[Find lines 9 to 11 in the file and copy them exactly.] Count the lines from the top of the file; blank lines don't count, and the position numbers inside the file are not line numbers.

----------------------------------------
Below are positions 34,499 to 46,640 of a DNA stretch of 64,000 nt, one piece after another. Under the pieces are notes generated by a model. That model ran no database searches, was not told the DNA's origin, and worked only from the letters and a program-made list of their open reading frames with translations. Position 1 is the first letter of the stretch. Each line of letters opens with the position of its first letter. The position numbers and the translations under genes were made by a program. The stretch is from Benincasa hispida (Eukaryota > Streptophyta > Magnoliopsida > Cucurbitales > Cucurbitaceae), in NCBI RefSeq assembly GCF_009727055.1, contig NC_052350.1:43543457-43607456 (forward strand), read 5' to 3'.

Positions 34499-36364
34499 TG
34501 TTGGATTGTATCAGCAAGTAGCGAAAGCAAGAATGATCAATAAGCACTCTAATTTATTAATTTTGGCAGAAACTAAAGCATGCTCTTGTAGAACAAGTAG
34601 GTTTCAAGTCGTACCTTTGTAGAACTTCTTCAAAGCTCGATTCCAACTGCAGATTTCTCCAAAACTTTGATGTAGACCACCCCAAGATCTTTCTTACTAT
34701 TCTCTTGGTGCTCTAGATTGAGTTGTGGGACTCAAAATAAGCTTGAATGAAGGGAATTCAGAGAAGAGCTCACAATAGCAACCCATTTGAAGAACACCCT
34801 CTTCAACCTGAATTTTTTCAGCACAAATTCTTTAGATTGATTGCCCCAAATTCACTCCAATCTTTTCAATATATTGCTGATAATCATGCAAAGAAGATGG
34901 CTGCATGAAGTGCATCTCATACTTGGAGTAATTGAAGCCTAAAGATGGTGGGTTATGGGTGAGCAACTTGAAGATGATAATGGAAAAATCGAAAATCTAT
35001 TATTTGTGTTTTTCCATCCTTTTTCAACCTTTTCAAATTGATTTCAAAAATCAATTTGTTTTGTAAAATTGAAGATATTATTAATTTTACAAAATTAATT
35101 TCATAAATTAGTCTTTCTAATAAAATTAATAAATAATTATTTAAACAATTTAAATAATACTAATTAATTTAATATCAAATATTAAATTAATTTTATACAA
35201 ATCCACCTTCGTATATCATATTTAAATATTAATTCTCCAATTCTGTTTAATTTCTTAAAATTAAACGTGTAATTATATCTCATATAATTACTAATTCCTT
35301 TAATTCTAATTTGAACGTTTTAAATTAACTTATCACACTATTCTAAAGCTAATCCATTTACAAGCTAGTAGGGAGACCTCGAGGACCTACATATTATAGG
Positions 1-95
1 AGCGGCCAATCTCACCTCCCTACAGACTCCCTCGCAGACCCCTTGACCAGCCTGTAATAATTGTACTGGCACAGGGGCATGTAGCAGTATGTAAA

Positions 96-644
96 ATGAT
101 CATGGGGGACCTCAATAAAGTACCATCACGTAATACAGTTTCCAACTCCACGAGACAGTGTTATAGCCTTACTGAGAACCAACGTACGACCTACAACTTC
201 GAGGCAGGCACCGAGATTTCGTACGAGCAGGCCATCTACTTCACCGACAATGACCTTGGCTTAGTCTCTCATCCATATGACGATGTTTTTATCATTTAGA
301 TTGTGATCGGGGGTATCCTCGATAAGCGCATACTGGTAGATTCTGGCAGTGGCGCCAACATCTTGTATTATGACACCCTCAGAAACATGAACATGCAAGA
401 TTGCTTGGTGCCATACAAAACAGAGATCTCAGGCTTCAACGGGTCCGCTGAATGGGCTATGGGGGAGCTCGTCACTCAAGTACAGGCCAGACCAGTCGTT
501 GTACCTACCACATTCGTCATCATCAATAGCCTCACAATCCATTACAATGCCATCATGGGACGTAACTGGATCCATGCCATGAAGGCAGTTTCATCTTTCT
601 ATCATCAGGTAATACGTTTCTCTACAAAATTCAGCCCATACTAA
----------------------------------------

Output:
35001 TATTTGTGTTTTTCCATCCTTTTTCAACCTTTTCAAATTGATTTCAAAAATCAATTTGTTTTGTAAAATTGAAGATATTATTAATTTTACAAAATTAATT
35101 TCATAAATTAGTCTTTCTAATAAAATTAATAAATAATTATTTAAACAATTTAAATAATACTAATTAATTTAATATCAAATATTAAATTAATTTTATACAA
35201 ATCCACCTTCGTATATCATATTTAAATATTAATTCTCCAATTCTGTTTAATTTCTTAAAATTAAACGTGTAATTATATCTCATATAATTACTAATTCCTT